Muscle Relaxant Action
described in the context of utility in spasticity, this delineation being centrally
mediated would correctly fall within the domain of the anticonvulsant activity.
is encouraging to see cannabis rediscovered as an antiasthmatic agent. McMeens
(1860) and Waring (1874) noted cannabis to be useful in some cases of asthma and
hay fever where an "irritable nervous system" seemed to be involved.
Cannabis as a treatment for asthma was mentioned in India in 1954.
section by the Committee demonstrates the methodological problems involved in
translating commonly observed cannabis-use behavior into a scientific presentation
that is oriented to therapeutic utilization. This author's personal observations
of chronic users clearly show cannabis' applications to closely approximate those
of the benzodiazepines or alcohol. Like other sedatives, the onset of effects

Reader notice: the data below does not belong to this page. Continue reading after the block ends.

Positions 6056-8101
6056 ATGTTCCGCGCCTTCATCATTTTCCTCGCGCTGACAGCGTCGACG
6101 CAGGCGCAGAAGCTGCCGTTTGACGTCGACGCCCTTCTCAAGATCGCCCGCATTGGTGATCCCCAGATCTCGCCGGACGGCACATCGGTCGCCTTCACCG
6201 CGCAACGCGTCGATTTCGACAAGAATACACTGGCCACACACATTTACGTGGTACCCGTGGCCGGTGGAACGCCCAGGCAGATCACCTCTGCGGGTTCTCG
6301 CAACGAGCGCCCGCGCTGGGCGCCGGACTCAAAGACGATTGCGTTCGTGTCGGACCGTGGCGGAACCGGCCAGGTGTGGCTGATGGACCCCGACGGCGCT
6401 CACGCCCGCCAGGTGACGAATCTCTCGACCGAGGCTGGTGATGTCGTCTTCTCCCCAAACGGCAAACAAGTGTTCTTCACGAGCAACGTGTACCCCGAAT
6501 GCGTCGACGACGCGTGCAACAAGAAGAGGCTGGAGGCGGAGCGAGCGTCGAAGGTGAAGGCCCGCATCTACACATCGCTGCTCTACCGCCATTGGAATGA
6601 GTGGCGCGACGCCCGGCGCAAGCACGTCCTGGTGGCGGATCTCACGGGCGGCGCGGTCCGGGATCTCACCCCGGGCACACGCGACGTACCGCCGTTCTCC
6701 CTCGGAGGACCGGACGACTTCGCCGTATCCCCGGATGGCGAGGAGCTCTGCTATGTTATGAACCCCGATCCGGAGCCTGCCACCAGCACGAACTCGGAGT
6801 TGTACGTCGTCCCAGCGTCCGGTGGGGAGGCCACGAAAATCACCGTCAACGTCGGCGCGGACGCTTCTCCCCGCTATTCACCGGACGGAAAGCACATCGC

may be an initial stimulation. Alcohol and cannabis share this property. After
the stimulation phase there is a calming effect. The intensity of the stimulation
(and sedation) is directly dose-related. Low dose (two or fewer joints/day) chronic
use of cannabis appears to have an effect comparable to five mg of diazepam (Valium®)
twice a day. Chronic cannabis users also show a slight stimulant effect with a
mental lift and an EEG shift from predominantly alpha/theta (four to 13 Hz) to
mostly beta waves (>14 Hz).
and moderate dose cannabis use appears to decrease affectual reactivity and subjective